Tree mortality following partial harvests is determined by skidding proximity.

Faculty of Forestry, University of Toronto, 33 Willcocks St., Toronto, Ontario M5S3B3, Canada.
Ecological Applications (Impact Factor: 3.82). 11/2008; 18(7):1652-63. DOI: 10.1890/07-1697.1
Source: PubMed

ABSTRACT Recently developed structural retention harvesting strategies aim to improve habitat and ecological services provided by managed forest stands by better emulating natural disturbances. The potential for elevated mortality of residual trees following such harvests remains a critical concern for forest managers, and may present a barrier to more widespread implementation of the approach. We used a harvest chronosequence combined with dendrochronological techniques and an individual-based neighborhood analysis to examine the rate and time course of residual-tree mortality in the first decade following operational partial "structural retention" harvests in the boreal forest of Ontario, Canada. In the first year after harvest, residual-tree mortality peaked at 12.6 times the preharvest rate. Subsequently, mortality declined rapidly and approached preharvest levels within 10 years. Proximity to skid trails was the most important predictor both of windthrow and standing death, which contributed roughly equally to total postharvest mortality. Local exposure further increased windthrow risk, while crowding enhanced the risk of standing mortality. Ten years after harvest, an average of 10.5% of residual trees had died as a result of elevated postharvest mortality. Predicted cumulative elevated mortality in the first decade after harvest ranged from 2.4% to 37% of residual trees across the observed gradient of skid trail proximity, indicating that postharvest mortality will remain at or below acceptable rates only if skidding impacts are minimized. These results represent an important step toward understanding how elevated mortality may influence stand dynamics and habitat supply following moderate-severity disturbances such as partial harvests, insect outbreaks, and windstorms.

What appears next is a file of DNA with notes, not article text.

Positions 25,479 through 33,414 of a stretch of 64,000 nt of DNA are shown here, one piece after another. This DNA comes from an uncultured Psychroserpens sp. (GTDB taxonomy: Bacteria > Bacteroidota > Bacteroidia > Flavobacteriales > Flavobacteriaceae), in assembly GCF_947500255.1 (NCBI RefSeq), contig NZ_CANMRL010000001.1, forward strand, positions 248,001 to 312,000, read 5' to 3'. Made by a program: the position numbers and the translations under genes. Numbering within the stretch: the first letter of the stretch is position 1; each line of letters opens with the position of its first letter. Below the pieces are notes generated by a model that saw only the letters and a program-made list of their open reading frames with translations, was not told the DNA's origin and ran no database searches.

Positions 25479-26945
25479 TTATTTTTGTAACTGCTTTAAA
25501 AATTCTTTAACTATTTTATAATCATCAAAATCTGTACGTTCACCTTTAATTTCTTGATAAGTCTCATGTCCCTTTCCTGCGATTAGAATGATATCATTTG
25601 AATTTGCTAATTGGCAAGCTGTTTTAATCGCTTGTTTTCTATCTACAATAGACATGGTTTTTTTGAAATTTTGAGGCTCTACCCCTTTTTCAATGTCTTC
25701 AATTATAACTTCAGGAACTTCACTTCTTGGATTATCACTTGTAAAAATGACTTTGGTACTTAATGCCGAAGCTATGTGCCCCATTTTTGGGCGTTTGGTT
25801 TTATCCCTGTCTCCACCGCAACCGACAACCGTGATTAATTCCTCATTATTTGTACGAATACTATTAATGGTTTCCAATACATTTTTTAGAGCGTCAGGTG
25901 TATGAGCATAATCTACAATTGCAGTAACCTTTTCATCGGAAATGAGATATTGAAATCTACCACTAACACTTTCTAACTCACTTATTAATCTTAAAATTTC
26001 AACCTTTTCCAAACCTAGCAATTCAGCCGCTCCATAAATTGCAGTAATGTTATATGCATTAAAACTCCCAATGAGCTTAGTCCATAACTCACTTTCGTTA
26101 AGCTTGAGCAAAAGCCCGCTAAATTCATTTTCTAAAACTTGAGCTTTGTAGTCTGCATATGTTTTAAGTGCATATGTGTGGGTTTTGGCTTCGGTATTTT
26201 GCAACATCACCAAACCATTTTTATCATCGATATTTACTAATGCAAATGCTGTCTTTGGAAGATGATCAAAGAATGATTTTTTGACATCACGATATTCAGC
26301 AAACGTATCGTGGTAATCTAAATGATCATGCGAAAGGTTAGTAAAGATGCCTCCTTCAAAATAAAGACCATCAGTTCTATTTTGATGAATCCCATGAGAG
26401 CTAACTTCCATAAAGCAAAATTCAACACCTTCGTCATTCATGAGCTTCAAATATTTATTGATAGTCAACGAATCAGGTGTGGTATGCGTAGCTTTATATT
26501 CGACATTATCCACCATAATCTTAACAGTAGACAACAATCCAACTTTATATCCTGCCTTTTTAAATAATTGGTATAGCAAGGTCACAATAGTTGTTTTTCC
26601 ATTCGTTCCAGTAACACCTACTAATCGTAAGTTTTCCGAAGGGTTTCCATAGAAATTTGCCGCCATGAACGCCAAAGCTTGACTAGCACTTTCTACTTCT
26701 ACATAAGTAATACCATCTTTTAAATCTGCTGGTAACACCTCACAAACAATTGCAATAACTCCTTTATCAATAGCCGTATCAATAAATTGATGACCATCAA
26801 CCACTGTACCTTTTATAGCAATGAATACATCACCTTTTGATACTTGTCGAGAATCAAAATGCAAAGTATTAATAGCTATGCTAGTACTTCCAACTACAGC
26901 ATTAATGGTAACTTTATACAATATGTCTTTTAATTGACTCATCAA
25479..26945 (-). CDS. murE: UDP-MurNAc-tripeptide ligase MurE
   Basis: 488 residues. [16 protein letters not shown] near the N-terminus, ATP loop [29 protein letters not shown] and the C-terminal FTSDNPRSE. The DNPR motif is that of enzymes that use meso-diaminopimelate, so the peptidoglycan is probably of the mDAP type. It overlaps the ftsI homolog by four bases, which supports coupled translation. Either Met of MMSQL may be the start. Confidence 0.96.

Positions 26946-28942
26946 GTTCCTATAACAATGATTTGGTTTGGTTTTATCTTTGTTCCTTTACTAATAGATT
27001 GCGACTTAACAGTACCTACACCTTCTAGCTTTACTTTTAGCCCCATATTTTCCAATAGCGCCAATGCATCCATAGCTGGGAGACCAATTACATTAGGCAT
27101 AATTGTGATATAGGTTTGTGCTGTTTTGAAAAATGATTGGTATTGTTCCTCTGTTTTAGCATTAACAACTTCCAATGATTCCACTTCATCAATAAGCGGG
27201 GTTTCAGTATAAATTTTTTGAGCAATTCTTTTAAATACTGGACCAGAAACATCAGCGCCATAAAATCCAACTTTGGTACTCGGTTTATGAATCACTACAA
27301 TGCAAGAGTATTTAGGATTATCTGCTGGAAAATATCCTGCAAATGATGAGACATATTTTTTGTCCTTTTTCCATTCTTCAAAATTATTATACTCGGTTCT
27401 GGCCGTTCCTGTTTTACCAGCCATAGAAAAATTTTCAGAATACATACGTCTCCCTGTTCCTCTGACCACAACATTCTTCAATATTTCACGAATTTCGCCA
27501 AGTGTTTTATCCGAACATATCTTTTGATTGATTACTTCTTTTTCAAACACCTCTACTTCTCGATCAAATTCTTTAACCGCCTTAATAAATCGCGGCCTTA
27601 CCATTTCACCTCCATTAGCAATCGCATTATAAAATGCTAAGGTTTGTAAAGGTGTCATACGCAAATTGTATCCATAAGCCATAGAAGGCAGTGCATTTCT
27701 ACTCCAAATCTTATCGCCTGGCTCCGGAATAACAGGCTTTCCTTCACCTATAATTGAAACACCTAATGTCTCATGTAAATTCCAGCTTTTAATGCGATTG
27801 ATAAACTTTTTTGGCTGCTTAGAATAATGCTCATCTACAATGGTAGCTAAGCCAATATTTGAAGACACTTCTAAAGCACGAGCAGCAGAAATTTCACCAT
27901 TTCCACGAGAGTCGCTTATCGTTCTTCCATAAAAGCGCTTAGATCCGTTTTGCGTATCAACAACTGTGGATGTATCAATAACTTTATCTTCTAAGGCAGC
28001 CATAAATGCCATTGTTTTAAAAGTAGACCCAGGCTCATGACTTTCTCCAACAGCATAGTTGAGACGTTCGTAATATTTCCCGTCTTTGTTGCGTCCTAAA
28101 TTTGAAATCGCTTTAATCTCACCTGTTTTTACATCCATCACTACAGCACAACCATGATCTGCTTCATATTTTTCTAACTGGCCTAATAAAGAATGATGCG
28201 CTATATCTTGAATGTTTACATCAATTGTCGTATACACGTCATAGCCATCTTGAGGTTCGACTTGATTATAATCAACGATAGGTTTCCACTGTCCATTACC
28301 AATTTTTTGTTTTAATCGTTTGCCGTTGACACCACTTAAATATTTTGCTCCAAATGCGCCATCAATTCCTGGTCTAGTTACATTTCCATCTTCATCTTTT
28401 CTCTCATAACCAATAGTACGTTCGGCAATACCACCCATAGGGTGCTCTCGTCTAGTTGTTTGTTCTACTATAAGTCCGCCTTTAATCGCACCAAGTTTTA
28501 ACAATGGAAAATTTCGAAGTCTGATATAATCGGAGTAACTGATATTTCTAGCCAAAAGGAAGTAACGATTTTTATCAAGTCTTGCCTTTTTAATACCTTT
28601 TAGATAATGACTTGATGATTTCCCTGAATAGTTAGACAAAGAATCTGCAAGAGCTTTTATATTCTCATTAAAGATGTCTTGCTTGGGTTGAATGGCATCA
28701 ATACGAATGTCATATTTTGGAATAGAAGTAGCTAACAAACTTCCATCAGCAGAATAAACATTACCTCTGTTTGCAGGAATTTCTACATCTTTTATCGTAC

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    ABSTRACT: Across forest ecosystems worldwide, alternative silvicultural practices such as partial or “structural retention” harvesting are gaining increasing use as means to balance economic and ecological management goals. Recent studies have documented highly elevated rates of residual-tree mortality and growth, both of which are likely to influence post-harvest stand development. Explicit consideration of residual-tree responses to partial harvest is therefore required to make accurate growth and yield predictions. In this paper we incorporate empirically based, spatially explicit tree growth and mortality predictors into a forest simulation model in order to quantify stand dynamics following a range of simulated partial harvests. We consider lowland black spruce boreal forests and use a common strip-cutting technique, Harvest with Advance Regeneration Protection, as a reference against which to compare alternative scenarios. Predicted stand development proceeded most rapidly in scenarios with reduced skidding impacts and relatively high levels of retention, since these treatments were associated with lower residual-tree mortality rates and larger growing stocks respectively. Stand development was also influenced on a proportional basis by residual-tree growth rates, which increased with declining neighbourhood competition. Across a range of harvest scenarios with equivalent retention levels (20%), differences in residual-tree responses among treatments led to a 35-year range in projected basal area return intervals (70–105 years). Our results demonstrate that short-term responses of residual trees affect stand development rates over long (>100-year) time scales, and show that post-harvest stand recovery rates are influenced not only by the retention level but also by the specific parameters of partial harvest prescriptions, including the layout of skid trails and the spatial arrangement of residual trees. Results from this study provide essential information for evaluating partial harvests in the black spruce boreal forest and supply modelling tools for assessing alternative silvicultural treatments in other forest ecosystems.